Inflection point conc up/down

  • #1

Homework Statement


Identify the inflection points, local min/max and intervals the graph is rising, falling, conc up/down analytically, support graphically.

y=-x^3-3x^2-4x-2


Homework Equations





The Attempt at a Solution



F'(y)=-3x^2-6x-4
x=-1+/-.5775i

F"(y)=-6x-6
x=-1

I've done this before and I can do it analytically for roots that aren't imaginary...I also need help with the sign graph for the roots...
 

Answers and Replies

  • #2
35,405
7,274

Homework Statement


Identify the inflection points, local min/max and intervals the graph is rising, falling, conc up/down analytically, support graphically.

y=-x^3-3x^2-4x-2


Homework Equations





The Attempt at a Solution



F'(y)=-3x^2-6x-4
x=-1+/-.5775i
There's no need to be concerned about complex or imaginary roots. You're looking for real values of x for which dy/dx = 0. Your work shows there aren't any.

Since there aren't any x-values for which f'(x)= 0, it can't change sign. Since f'(0) = -4, f'(x) must be negative everywhere. What does that imply about the graph of y = -x3 - 3x2 - 4x - 2?
F"(y)=-6x-6
x=-1

I've done this before and I can do it analytically for roots that aren't imaginary...I also need help with the sign graph for the roots...
Since f''(-1) = 0 and f''(x) changes sign at x = -1, what does that say about the concavity of the graph of y = -x3 - 3x2 - 4x - 2?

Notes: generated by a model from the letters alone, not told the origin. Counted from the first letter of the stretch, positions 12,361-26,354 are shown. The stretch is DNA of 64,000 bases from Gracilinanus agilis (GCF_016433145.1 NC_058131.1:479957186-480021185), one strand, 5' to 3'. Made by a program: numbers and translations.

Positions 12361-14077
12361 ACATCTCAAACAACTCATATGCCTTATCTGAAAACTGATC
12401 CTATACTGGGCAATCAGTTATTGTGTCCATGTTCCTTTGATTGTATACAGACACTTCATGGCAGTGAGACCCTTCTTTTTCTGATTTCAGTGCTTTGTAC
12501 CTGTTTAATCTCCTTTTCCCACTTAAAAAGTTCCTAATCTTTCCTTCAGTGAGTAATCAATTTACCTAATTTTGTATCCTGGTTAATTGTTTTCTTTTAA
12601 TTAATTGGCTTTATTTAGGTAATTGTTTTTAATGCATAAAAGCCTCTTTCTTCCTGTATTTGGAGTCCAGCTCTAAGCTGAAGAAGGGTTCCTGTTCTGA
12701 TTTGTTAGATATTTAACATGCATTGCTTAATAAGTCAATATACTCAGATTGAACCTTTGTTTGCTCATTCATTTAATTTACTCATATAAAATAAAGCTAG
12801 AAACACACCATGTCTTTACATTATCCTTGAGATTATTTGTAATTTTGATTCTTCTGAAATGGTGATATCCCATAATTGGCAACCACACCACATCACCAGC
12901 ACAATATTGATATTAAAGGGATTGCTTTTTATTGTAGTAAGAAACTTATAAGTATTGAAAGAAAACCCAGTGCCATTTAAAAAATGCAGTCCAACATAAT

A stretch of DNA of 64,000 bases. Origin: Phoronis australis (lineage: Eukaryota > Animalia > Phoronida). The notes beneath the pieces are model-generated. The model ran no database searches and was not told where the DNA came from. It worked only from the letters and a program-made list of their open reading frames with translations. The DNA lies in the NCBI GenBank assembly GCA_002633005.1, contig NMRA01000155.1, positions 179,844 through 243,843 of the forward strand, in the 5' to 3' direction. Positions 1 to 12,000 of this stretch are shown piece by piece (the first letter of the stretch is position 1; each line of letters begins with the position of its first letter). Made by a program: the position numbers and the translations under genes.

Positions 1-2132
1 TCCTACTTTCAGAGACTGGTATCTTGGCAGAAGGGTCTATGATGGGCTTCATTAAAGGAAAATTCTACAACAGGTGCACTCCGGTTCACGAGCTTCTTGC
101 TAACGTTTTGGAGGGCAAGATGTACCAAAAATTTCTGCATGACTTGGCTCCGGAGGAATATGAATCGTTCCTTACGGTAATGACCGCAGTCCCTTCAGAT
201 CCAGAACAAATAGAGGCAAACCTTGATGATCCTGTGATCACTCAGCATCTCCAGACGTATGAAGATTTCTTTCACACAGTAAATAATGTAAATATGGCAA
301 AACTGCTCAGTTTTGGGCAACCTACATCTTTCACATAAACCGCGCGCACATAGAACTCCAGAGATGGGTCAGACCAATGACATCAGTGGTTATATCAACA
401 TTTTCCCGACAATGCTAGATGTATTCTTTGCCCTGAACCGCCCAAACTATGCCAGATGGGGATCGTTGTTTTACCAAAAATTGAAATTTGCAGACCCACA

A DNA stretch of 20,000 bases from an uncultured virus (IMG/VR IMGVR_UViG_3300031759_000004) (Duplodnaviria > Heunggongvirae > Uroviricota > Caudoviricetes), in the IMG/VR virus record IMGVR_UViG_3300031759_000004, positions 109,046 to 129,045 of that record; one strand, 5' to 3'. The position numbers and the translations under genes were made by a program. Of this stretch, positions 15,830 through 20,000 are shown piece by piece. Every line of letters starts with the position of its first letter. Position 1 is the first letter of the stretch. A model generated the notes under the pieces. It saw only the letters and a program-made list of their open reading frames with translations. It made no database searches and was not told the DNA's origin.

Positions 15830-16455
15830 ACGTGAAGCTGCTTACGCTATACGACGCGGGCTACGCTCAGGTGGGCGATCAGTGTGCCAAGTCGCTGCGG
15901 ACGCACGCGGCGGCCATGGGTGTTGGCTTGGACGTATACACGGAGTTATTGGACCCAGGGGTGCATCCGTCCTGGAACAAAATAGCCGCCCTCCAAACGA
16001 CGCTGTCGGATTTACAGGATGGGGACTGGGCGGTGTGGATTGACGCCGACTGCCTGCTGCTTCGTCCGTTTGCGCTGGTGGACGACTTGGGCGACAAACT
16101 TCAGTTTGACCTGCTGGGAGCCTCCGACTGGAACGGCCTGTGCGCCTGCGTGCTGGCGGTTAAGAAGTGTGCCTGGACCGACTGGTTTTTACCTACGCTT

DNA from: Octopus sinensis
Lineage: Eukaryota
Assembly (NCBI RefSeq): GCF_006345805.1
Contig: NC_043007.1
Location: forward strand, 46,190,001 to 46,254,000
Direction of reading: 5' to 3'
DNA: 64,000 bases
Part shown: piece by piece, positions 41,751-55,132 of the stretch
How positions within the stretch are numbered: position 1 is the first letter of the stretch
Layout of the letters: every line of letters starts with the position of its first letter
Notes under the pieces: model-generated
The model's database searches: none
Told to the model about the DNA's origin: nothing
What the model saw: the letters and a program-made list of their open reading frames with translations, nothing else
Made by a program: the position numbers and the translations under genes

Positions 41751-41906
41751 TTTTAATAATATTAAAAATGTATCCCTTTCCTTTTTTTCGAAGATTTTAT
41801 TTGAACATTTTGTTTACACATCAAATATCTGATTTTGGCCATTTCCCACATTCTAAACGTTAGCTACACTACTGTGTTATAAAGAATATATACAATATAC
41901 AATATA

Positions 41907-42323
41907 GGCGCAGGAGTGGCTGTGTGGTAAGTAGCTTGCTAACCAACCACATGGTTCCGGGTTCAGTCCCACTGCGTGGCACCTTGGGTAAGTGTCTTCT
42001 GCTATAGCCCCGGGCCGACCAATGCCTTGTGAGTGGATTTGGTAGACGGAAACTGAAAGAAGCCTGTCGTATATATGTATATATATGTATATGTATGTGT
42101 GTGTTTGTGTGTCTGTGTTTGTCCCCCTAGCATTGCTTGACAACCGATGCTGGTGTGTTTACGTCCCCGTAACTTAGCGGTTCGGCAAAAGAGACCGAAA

• #3
1) so it's decreasing from -infinity to -infinity?
2) conc up at x=-1
 
  • #4
Also how do I do this problem...
rotate region defined by y=(1/4)x^2 and y=2x+1 at x-axis and find volume...
do I start off by finding intercepts?
x=-.4721 x=8.4721 then do the integral for volume
pi*integral of ((2x+1)^2-((1/4)x^2)^2) from -.4721 to 8.4721?
 
  • #5
35,405
7,274
1) so it's decreasing from -infinity to -infinity?
It's decreasing from -infinity to +infinity.
2) conc up at x=-1
No, that's where the concavity changes. You're supposed to say on what intervals the graph of the original function is concave up or concave down.
 
  • #6
I'm not sure what to say, it's not clear like what we've done in my class before..I've only seen clear ones such as x^2/3 functions where there is a clear dip.
 
  • #7
19
0
It is concave down when the second derivative is negative.
It is concave up when the second derivative is positive.

Let's say [tex]f(x)=x^{3}[/tex].
[tex]f'(x)=3x^{2}[/tex]
[tex]f''(x)=6x[/tex]

First derivative tells you whether the function is increasing or decreasing.

Second derivative tells you the concavity. If the second derivative is negative, it is concave down. If the second derivative is positive, it is concave up.

When [tex]f''(x)=0[/tex] that is called an inflection point.

To figure out whether whether it's concave up or down we must plug in a point. Let's plug in -1.
[tex]f''(-1)=6(-1)=-6[/tex]
This tells us this is concave down.

Now try out your problem.
 
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  • #8
35,405
7,274
Also how do I do this problem...
rotate region defined by y=(1/4)x^2 and y=2x+1 at x-axis and find volume...
do I start off by finding intercepts?
x=-.4721 x=8.4721 then do the integral for volume
pi*integral of ((2x+1)^2-((1/4)x^2)^2) from -.4721 to 8.4721?
That would sort of work, but I would not switch to approximations until the very end. If you start off with approximations your accuracy will be affected.

The integral would be
[tex]\pi \int_{4 - 2\sqrt{5}}^{4 - 2\sqrt{5}} [(2x + 1)^2 - x^4/16]dx[/tex]